Numerous medical associations and societies, for example, the American Cancer Society, American Heart Association, and the American Lung Association, have developed brochures to help smokers quit smoking.
Nicotine replacement therapy to quit smoking
Nicotine replacement therapy (NRT) became available over the counter in the 1990's. The purpose of nicotine replacement therapy is to substitute another source of nicotine while cigarettes are discontinued. By this means, the habit of smoking is eliminated, even though the addiction to nicotine remains intact. But at the same time, nicotine replacement therapy eliminates the symptoms of withdrawal that can trigger more smoking. In addition, behavioral counseling to change smoking-related behavior usually is necessary. Once cigarettes have been replaced during nicotine replacement therapy, the amount of nicotine is then gradually reduced.
Currently, there are different forms of nicotine replacement therapy available over-the-counter and include:
- nicotine transdermal systems or patches (Nicoderm CQ and Nicotrol),
- nicotine polacrilex resin or gum (Nicorette), and
- nicotine lozenges (Commit).
Learn more about: Nicotrol
The nicotine patch (Nicoderm CQ and Nicotrol) contains nicotine that is stored within a specially designed support or matrix. Once applied, the nicotine transdermal system steadily releases nicotine that is absorbed across the skin and into the blood stream. The gum contains nicotine that is released slowly upon chewing and "parking". Parking refers to the action of shifting the gum to one side of the cheek after chewing in order to speed the absorption of nicotine. Nicotine lozenges contain nicotine within a hard candy that allows for slow release of nicotine as the candy dissolves in the mouth. A program for slowly weaning users from nicotine replacement products is provided by each product's manufacturer.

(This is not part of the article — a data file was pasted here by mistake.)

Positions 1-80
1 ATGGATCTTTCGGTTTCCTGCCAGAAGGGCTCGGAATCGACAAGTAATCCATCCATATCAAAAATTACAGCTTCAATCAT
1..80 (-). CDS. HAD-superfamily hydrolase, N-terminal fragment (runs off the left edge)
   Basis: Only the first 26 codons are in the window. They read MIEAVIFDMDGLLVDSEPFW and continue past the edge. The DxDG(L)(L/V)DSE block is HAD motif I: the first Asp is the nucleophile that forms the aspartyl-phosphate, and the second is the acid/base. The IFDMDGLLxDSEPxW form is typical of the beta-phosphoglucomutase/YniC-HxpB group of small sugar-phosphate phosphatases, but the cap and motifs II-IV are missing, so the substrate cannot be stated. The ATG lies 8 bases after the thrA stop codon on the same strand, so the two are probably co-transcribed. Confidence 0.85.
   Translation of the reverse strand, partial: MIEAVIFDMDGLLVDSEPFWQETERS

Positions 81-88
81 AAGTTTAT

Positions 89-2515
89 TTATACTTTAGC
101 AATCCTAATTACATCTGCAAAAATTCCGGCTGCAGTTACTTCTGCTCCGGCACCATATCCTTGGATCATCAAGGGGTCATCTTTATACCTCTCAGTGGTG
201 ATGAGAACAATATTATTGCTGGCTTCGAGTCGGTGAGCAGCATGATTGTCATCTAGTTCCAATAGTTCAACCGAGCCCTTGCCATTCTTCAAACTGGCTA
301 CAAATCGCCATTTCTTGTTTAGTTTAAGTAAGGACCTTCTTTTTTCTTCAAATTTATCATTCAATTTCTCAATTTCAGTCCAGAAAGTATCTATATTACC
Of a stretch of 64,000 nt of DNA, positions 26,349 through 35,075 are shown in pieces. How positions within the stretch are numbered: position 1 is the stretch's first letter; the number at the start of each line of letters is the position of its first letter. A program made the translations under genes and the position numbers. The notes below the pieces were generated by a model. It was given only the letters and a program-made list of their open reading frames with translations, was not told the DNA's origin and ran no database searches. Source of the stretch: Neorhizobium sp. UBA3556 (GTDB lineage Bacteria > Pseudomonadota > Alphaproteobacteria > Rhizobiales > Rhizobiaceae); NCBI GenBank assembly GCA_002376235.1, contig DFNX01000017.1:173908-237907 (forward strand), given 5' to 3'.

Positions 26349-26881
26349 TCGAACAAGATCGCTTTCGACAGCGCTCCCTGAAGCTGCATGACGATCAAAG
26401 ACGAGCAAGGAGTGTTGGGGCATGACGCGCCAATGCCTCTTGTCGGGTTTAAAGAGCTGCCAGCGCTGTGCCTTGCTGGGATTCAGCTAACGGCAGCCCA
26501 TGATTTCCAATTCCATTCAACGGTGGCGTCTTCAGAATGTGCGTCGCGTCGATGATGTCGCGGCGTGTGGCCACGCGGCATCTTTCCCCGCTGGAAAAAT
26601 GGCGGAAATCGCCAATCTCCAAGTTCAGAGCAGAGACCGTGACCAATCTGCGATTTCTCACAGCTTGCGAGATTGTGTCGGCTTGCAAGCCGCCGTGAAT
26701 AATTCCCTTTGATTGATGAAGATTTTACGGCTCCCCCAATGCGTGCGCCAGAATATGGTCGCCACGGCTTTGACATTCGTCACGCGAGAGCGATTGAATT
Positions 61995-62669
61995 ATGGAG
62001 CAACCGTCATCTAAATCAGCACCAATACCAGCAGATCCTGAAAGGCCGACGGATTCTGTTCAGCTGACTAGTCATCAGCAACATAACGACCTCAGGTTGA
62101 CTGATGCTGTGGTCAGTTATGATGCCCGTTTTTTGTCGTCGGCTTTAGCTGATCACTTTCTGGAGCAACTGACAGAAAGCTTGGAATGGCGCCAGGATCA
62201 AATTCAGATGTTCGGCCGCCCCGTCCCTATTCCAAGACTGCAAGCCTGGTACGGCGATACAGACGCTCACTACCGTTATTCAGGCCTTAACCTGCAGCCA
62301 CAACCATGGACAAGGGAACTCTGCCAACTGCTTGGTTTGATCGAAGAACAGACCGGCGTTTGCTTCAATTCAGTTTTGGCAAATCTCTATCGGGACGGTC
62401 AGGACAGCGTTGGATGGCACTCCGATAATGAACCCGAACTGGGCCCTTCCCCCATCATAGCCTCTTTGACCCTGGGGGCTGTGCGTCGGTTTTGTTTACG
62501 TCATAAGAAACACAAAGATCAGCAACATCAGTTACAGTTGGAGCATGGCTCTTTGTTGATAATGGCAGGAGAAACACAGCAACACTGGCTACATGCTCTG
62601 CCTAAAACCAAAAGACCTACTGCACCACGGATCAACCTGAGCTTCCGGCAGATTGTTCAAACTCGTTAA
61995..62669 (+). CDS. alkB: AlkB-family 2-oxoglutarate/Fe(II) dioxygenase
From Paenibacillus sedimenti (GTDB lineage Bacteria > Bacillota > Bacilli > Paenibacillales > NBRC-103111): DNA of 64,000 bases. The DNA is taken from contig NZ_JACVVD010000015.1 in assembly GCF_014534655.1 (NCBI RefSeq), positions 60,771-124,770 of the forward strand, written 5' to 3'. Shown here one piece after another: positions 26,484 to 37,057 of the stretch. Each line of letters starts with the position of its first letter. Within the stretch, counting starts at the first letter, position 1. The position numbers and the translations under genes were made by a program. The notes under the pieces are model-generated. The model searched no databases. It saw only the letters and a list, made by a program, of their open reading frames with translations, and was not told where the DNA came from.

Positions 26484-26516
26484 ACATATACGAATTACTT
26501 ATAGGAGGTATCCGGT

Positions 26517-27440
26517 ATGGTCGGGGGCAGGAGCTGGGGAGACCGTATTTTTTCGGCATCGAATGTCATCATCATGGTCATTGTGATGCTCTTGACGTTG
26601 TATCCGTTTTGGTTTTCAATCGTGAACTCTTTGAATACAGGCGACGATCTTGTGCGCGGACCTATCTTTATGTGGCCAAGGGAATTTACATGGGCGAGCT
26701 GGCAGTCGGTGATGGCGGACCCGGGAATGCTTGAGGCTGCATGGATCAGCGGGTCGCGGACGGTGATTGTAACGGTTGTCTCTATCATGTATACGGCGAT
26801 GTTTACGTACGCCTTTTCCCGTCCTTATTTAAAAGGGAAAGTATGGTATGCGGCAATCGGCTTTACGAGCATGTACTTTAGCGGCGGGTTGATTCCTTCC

The nicotine patch, Nicoderm CQ, is available in three strengths; 21, 14, and 7 mg. People are advised to begin with the 21 mg patch if they smoke more than 10 cigarettes per day or the 14 mg patch if they smoke less than 10 cigarettes per day. After six weeks of wearing the initial patch strength, the next lowest patch strength is worn for two weeks. If therapy was started with the 21 mg patch, an additional two weeks is required for the 7mg patch. A maximum of eight or 10 weeks, depending upon the strength of the first patch used, is recommended for a successful quitting program. The Nicoderm CQ patch can be worn for 16 hours (from awakening until bedtime) or 24 hours if the urge to smoke is great upon awakening.